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5 things parents should know about cyber bullying

Canadian Living
Culture & Entertainment

5 things parents should know about cyber bullying

During a recent interview with anti-bullying and mental health and wellness activist Carol Todd, I asked her to share some key points parents should keep top of mind when it comes to cyber bullying. Todd, whose daughter Amanda took her own life after being cyber bullied is also a former Canadian Living Me to We award winner for her work. Cyber bullying 1. Cyber bullying is on the rise "Statistics show that face-to-face bullying has dropped but cyber bullying has increased -- the fast-paced changes in technology have greatly contributed to this," Todd says. "Kids and adults aren't getting that they shouldn't be posting things online or saying things that are harmful. It's being done under the veil of anonymity and under the veil of 'I was only joking. I didn't mean it.'" Todd stresses that as adults, we can block out these negatives but younger people aren't mentally equipped -- the feelings spread and escalate. "Visually, things hurt more than if they're just heard," she says. "If there are 100 comments and 99 of them say you're pretty but one says you're ugly, which one will you focus on?" 2. Bullying does not lead to suicide "What we're seeing a lot in the media these days is that every time a young person takes their life, it's somehow related back to bullying or cyber bullying," Todd says. "However, it's important to remember that bullying does not cause suicide -- it causes the mental health distresses, which, when left untreated, will lead to a low where a person will consider taking his or her own life." 3. Be aware of the power of technology If you're going to give your child a device, make sure you know how they're using it. Todd suggests setting immediate ground rules and ramifications for misuse. "As soon as that particular piece of technology is in your child's hands, you set the rules," she says. "Whether you have access to their social media accounts and passwords, or simply say they're not allowed to go on certain sites, make sure you're clear and don't waver." She also reiterates the importance of educating kids about public and private presences online. "We have to teach our kids that they don't just get a clean slate once they turn 18. If they're not careful, what they put on the Internet at 13 can most certainly show up at different points in their lives and it can lead to terrible consequences." 4. Keep the lines of communication open It's important as parents to remain open-minded and approachable, especially when focusing on the issue of bullying. "When parents have a good relationship with their kids and they have that 'uh-oh' moment, parents cannot get angry," Todd stresses. "They have to remain non-judgmental and accessible. Whether their child is the bully or the victim, it's important for parents to look at the full picture before they reach out and help." "Kids need to realize that they can't solve their own problems and that the adults in their lives are there to help. Peer to peer doesn't always work and can sometimes make things worse." Todd also suggests that parents play dumb when it comes to certain apps that kids use on a daily basis. "Say things like, 'I heard about this app... have you heard about it? What does it do?' You'll be surprised by how much information your kids will share with you." 5. Learn to live without technology -- even if momentarily "I tell people to take their kids out for ice cream and to go for longer than five minutes," she says. "And leave the devices at home so that you're able to have an actual chat. Ask open-ended questions like, 'What's going on with so-and-so?' or 'Tell me about so-and-so class.'" Todd reiterates the important message that kids learn from us as adults. And if we don't take a break from technology from time to time, then they can easily argue that they shouldn't either. "If you don't put your phone down or leave it at home once in a while, then what's the message you're sending your child?" she asks. October 10th is World Mental Health Day. Learn about the Light Up Purple movement led by Carol Todd and the Amanda Todd Legacy. Plus, learn how to help your child deal with a bully. Image courtesy of Jakub Krechowicz/Stockvault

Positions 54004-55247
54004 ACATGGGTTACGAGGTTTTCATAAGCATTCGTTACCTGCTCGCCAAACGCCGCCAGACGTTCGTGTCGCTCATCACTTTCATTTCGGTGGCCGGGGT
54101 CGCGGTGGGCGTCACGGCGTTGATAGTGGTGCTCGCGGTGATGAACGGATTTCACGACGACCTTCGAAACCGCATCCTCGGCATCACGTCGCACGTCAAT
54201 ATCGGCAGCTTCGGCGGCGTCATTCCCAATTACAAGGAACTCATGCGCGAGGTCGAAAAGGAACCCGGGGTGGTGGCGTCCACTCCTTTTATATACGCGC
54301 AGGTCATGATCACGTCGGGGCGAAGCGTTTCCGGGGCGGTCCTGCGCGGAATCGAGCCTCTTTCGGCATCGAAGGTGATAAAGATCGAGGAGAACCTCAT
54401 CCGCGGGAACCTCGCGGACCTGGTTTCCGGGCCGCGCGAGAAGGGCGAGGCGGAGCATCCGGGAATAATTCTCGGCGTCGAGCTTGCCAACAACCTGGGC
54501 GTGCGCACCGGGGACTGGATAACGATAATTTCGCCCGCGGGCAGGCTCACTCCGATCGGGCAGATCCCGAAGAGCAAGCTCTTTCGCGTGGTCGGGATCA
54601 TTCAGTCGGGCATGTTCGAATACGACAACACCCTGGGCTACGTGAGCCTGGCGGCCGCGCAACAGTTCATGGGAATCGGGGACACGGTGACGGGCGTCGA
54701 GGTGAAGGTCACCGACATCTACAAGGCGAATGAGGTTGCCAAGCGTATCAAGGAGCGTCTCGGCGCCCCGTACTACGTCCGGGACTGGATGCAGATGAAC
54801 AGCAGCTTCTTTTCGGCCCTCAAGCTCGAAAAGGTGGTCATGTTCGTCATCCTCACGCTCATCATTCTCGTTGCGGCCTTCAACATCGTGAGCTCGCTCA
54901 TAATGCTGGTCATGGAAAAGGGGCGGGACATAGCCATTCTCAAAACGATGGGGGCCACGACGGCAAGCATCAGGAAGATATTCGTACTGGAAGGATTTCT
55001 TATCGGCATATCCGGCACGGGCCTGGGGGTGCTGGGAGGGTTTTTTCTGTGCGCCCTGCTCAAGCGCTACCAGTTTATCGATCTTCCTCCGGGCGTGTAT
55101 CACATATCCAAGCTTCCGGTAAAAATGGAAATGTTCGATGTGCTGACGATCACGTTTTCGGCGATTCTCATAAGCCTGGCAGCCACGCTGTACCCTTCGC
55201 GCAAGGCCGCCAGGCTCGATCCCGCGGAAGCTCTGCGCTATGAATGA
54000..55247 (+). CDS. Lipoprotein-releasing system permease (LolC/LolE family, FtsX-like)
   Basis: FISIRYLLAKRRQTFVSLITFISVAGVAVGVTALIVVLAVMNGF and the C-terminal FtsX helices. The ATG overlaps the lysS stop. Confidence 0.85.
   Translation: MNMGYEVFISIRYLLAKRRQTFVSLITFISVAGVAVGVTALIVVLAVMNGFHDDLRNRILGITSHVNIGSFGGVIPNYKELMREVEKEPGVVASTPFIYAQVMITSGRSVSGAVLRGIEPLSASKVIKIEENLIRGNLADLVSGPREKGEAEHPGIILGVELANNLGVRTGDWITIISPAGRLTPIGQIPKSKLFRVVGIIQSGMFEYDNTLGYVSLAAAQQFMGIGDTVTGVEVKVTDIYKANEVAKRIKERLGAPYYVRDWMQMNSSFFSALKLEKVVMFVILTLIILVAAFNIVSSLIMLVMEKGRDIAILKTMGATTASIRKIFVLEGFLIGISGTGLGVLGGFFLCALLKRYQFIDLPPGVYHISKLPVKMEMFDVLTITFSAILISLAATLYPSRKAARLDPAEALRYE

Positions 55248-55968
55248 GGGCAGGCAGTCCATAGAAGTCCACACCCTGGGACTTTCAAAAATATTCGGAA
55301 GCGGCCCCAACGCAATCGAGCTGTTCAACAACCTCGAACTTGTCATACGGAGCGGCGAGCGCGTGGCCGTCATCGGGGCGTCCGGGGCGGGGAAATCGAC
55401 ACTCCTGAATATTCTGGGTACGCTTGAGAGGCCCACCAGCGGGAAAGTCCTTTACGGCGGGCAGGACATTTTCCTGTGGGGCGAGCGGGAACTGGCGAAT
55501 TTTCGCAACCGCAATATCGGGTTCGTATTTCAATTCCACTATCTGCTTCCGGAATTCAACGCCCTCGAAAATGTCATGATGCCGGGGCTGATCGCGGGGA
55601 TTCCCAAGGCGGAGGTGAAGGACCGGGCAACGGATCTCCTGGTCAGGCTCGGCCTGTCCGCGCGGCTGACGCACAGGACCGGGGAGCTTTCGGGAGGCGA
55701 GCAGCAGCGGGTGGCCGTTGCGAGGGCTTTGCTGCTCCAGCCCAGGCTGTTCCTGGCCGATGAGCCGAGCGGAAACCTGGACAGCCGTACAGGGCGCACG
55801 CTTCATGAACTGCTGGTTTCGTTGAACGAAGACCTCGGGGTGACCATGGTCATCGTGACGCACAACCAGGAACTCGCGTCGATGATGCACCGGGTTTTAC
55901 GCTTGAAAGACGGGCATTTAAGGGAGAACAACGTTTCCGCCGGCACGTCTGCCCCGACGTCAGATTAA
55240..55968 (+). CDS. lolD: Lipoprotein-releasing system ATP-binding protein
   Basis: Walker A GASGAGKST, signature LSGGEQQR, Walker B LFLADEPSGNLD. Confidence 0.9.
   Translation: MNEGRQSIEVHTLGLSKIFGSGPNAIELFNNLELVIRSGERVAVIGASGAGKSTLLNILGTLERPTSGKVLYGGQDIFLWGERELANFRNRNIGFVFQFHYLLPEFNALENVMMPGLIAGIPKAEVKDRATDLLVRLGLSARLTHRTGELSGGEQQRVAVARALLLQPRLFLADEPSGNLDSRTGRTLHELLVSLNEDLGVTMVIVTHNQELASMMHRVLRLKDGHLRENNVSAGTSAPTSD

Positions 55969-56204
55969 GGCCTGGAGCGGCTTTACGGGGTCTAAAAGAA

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5 things parents should know about cyber bullying

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